February 8, 1690: Symon Schermerhoorn’s ride

ON a winter’s night of long ago,
The snow lay deep, the wind did blow Symon
In fitful gusts that wildly shrieked,
The roof tiles rattl’d — timbers creaked,
The shutters tugged at latch and hinge,
The whole house shook, it seem’d to cringe
‘Neath the savage blasts that winter’s night,
As wild beasts do when sore affright.
‘As nodding he sat ‘fore the chimney brest’
A blast more fierce than those before
Wrench’d the windows and sprung the door:
The noise outside and wild wind screams
Startled the Burgher from peaceful dreams,
As nodding he sat ‘fore the chimney brest
With eyes half clos’d and chin on chest,
Glanced at th’ clock that stately stands,
Marking the time with tireless hands,
“The hour is late,” he softly said,
“Vrouw, go put the children to bed.
” Quick return, and ere we retire
We’ll chat awhile by open fire.”
Up rose the Burgher, pipe in hand,
Walked to the window, took a stand
Where he could scan the village street,
He thought he caught the sound of feet;
He seem’d to see, through frosted pane,
A horse’s shape, its tangled mane,
Foaming nostrils, blood-matted hair,
And steaming breath on th’ cold night air,
The face of rider, pinched and drawn ;
Another blast — the phantom’s gone.
Hand to brow in a troubled way,
With nod and wink that seem’d to say
He didn’t believe in ghosts and such,
Phlegmatic, indeed, the hardy Dutch.
With shuffling gait and puzzled air,
He wanders back to his easy chair
And to vrouw, return’d to fireside,
He tells the story of Symon’s ride.
“Mingled with many an anguished cry’
Said he : ” Not many have heard the tale
Of Symon’s ride o’er the River Trail,
On that fatal night, so long ago,
When Corlaer Town was all aglow,
And wanton flames roared to the sky,
Mingled with many an anguished cry
From grey-haired men, and women who
Strove to hide their babes from view ;
Mothers heavy drew no quarter,
Blood in streams flow’d there like water.
” Brave indeed are men who fight
Helpless women in the night.
‘Twas sixteen ninety — that’s the date,
Oft I’ve heard old men relate
How Symon, wounded deep in thigh,
Rode through snow, piled mountain high,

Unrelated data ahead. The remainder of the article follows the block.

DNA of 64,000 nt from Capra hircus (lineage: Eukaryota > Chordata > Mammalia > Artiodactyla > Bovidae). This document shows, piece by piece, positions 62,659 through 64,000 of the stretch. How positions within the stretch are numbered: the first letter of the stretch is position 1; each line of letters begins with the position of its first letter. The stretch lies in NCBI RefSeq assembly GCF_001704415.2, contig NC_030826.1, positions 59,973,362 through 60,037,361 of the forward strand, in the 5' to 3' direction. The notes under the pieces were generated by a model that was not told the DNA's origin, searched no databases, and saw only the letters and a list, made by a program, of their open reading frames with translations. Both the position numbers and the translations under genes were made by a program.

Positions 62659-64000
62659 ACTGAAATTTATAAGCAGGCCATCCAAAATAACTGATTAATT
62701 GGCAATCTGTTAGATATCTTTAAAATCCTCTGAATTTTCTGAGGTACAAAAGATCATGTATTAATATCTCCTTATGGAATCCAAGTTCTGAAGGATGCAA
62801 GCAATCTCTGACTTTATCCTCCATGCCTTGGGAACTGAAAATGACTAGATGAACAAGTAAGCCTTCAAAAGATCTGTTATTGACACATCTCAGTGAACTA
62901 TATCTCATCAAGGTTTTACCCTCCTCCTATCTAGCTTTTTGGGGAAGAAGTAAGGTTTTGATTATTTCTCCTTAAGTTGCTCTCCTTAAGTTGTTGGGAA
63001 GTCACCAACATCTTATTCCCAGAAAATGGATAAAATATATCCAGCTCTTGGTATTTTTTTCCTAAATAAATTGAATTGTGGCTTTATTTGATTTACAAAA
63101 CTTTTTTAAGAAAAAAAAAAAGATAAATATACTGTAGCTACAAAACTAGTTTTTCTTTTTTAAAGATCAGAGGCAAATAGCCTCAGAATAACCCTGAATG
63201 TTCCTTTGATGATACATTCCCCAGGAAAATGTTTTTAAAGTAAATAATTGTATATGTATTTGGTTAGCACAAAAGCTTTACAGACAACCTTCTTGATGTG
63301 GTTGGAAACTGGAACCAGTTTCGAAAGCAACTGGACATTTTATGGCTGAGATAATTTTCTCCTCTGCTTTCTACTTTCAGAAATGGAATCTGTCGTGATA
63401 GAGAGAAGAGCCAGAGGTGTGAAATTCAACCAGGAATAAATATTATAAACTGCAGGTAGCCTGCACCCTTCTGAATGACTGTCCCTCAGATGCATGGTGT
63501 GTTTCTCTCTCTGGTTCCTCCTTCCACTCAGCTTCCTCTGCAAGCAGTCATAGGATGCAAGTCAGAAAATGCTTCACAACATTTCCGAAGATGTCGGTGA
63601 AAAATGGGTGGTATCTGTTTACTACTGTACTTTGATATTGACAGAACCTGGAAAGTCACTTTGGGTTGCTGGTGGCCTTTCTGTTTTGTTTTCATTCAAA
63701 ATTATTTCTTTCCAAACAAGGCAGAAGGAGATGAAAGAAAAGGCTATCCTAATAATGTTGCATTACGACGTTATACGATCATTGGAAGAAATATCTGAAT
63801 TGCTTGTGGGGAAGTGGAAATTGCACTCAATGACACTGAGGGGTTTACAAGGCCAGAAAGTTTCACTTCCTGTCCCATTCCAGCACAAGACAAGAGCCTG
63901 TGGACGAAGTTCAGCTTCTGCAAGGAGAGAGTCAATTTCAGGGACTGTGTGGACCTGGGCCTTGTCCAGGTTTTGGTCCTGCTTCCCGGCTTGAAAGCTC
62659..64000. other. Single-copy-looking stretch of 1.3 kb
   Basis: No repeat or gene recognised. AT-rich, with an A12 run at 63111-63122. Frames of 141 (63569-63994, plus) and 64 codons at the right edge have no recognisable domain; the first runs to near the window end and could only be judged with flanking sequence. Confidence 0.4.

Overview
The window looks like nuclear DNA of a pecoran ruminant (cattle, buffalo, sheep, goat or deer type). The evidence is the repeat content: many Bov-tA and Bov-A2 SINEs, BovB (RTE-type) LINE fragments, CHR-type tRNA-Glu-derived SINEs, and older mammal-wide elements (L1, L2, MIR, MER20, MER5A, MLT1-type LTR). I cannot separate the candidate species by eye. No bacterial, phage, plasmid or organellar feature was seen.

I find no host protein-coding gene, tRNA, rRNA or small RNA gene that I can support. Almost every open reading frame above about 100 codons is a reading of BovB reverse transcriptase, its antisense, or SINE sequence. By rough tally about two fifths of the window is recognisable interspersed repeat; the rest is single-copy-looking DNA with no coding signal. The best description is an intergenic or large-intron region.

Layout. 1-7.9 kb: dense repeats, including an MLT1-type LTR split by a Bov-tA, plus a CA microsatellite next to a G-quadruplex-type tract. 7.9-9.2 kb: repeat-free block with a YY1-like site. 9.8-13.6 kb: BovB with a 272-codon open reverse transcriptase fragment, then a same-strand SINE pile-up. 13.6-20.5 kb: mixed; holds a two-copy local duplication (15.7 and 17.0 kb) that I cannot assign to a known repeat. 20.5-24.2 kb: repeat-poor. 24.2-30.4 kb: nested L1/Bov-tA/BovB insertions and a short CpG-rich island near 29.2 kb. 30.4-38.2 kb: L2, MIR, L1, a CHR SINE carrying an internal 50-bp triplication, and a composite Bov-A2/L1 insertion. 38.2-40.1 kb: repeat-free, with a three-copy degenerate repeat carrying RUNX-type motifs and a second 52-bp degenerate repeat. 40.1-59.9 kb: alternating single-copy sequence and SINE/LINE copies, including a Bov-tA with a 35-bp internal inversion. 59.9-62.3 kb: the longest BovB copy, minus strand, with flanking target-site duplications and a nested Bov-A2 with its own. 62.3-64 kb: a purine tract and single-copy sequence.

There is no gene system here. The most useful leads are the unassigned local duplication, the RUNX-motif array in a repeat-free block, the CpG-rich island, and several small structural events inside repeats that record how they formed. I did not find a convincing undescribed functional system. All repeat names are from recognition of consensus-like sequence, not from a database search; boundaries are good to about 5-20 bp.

In scanty garb on crippled steed,
None could do a braver deed ;
Six long hours of untold strain,
Six long hours of fearful pain,
” As fierce cold bit the gaping wound,
Ever onward — then he swooned
At old North Gate by riverside,
Where jaded horse lay down and died,

And Symon’s lips, op’d as in death,
Releas’d the words, with falt’ring breath,
That warned the Burghers dwelling here,
Causing the brave to shrink with fear
As he told the fate of Corlaer Town ;
How French and Indian burn’d it down,
” Slew sixty odd, both young and old, —
He swooned away, his tale half told.
Those were the days when Dutchmen fought,
With Fate for foothold, dearly bought,
And beaver pelts served as gold,
For goods the Dutch to Maquaas sold ;
When beacon’s flash, from mountain height,
Bore ghastly message, through the night,
That tomahawk and scalping knife
Again did menace limb and life.
“A savage pack, from the North they came,
They’d have come in vain, — mores the shame,
If stockade gates had been bolt’d tight
When Schenectady slept that winter’s night:
But men will quarrel, though wrong or right,
So gates swung wide — a factional fight.
What saith the Bible on yon shelf,
Of house divided ‘gainst itself,
‘ Shall surely fall,’ and great the pity,
What’s true of house is true of city.
“By stealth they came, through River Gate —
Twould almost seem that hand of Fate
Made easy road for the frozen horde,
It’s not recorded they thank’d the Lord, —
With wild warwhoop they fiercely slew,
E’en babes and children, and mothers, too;

Left was but one alive and free,
Of all that old Dutch companie,
Save Sander Glen and a widow that
Bore the ancient name of Bradt.
The one that stood alive and free,
Brave remnant of Schinnectady,
Who won his life, his spurs as well,
Fought o’er his dead wife where she fell,
And dying child that by her side,
Called to its mother, gasp’d and died —
Was Adam Vrooman — forgot of fame,
Who fought to end, through smoke and flame,
To find at last that he stood alone,
For naught remained but stricken home,
“And glory, the brave man ever wins,
Who fights his fight — bears on and grins.
The legend tells how a drunken crew-
Drank deep that night of Douw Aukes’ brew,
In The Tavern on State and old Mill Lane,
How the Indians slaughtered the very same;
Like sheep in a shamble kill’d them there,
And lifted each gory scalp and hair, —
Ah ! ’twas a terrible massacre.”

– Harry Roy Sweny

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